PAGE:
Compare any two graphics cards:
GeForce 920M vs Radeon HD 4550 512MB
IntroThe GeForce 920M has a GPU core clock speed of 954 MHz, and the 2048 MB of DDR3 RAM is set to run at 900 MHz through a 64-bit bus. It also features 384 Stream Processors, 32 TAUs, and 8 Raster Operation Units.
Compare those specs to the Radeon HD 4550 512MB, which has clock speeds of 600 MHz on the GPU, and 800 MHz on the 512 MB of GDDR3 RAM. It features 80(16x5) SPUs as well as 8 TAUs and 4 ROPs.
Power Usage and Theoretical Benchmarks
The GeForce 920M, in theory, should perform just a bit faster than the Radeon HD 4550 512MB overall. (explain)
Texel RateThe GeForce 920M is quite a bit (about 536%) more effective at AF than the Radeon HD 4550 512MB. (explain)
Pixel RateIf running with a high screen resolution is important to you, then the GeForce 920M is the winner, by far. (explain)
Please note that the above 'benchmarks' are all just theoretical - the results were calculated based on the card's specifications, and real-world performance may (and probably will) vary at least a bit.
Please note that the price comparisons are based on search keywords - sometimes it might show cards with very similar names that are not exactly the same as the one chosen in the comparison. We do try to filter out the wrong results as best we can, though.
Memory Bandwidth: Memory bandwidth is the maximum amount of information (counted in megabytes per second) that can be moved past the external memory interface in one second. It's worked out by multiplying the interface width by the speed of its memory. If it uses DDR RAM, it must be multiplied by 2 once again. If it uses DDR5, multiply by 4 instead. The higher the bandwidth is, the better the card will be in general. It especially helps with anti-aliasing, HDR and higher screen resolutions.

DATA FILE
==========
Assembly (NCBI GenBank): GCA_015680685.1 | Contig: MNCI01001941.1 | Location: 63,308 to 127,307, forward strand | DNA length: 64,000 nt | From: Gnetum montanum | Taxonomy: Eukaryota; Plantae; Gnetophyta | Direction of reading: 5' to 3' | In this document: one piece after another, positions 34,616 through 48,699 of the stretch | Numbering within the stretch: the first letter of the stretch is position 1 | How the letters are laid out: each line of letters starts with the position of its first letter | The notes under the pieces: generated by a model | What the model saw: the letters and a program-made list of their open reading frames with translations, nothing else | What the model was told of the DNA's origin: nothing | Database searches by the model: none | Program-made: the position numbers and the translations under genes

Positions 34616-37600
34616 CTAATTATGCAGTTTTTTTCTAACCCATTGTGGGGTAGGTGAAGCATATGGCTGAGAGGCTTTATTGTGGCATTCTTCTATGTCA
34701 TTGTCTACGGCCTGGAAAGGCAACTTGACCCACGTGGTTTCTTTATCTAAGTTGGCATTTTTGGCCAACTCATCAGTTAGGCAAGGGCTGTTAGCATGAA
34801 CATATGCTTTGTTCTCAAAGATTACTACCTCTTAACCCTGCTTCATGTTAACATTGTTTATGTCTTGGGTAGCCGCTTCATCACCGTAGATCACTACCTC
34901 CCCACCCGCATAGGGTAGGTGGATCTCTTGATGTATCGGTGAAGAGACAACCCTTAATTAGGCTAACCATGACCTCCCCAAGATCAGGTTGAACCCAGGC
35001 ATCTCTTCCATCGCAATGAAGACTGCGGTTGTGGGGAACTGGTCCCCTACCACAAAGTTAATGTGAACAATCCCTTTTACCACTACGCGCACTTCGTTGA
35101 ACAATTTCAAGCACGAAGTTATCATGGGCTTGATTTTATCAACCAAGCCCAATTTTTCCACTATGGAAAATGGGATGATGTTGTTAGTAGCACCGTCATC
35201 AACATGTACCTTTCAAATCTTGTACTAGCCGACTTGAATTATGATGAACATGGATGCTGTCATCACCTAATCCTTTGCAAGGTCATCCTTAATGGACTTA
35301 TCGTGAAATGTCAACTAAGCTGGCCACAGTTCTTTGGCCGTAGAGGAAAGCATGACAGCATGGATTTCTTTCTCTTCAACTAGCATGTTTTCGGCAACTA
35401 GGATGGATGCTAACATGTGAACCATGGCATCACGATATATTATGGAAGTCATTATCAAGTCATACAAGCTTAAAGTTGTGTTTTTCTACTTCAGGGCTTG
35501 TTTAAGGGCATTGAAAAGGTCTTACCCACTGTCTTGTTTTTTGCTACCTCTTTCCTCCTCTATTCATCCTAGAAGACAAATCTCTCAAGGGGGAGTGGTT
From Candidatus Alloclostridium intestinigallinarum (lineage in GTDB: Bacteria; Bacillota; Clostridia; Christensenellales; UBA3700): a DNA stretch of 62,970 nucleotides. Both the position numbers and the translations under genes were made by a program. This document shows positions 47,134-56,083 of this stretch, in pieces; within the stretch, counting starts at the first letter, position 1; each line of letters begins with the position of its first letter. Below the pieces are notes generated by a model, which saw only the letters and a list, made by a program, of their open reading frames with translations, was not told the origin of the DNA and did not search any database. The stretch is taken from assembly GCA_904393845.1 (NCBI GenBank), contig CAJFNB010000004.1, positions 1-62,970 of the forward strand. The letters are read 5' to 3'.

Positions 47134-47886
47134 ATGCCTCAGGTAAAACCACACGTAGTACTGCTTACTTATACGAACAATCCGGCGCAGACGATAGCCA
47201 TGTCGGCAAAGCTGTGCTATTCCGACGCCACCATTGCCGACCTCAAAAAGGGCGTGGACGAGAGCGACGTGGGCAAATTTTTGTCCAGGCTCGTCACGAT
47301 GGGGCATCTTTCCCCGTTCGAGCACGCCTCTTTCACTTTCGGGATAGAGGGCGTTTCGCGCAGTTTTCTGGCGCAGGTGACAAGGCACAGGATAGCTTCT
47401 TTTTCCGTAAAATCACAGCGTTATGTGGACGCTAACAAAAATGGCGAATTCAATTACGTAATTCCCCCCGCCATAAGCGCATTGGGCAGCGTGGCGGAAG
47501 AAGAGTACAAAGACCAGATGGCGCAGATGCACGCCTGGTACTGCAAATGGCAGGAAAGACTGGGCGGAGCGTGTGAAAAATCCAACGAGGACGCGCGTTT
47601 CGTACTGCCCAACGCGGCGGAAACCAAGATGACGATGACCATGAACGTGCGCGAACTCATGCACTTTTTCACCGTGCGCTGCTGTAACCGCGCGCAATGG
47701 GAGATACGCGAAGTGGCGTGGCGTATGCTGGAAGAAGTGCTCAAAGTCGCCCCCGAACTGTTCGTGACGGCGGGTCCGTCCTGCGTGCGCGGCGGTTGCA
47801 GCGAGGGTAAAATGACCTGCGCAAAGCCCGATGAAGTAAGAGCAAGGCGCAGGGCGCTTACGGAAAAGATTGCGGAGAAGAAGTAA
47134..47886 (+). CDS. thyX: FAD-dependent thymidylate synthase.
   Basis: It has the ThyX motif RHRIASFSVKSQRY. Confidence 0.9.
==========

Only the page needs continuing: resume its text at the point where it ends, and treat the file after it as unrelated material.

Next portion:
Texel Rate: Texel rate is the maximum texture map elements (texels) that can be applied in one second. This figure is calculated by multiplying the total texture units of the card by the core clock speed of the chip. The higher this number, the better the card will be at texture filtering (anisotropic filtering - AF). It is measured in millions of texels applied per second.
Pixel Rate: Pixel rate is the maximum amount of pixels that the graphics chip could possibly write to its local memory in a second - measured in millions of pixels per second. The number is calculated by multiplying the amount of Render Output Units by the clock speed of the card. ROPs (Raster Operations Pipelines - aka Render Output Units) are responsible for outputting the pixels (image) to the screen. The actual pixel output rate is also dependant on lots of other factors, especially the memory bandwidth of the card - the lower the memory bandwidth is, the lower the ability to get to the max fill rate.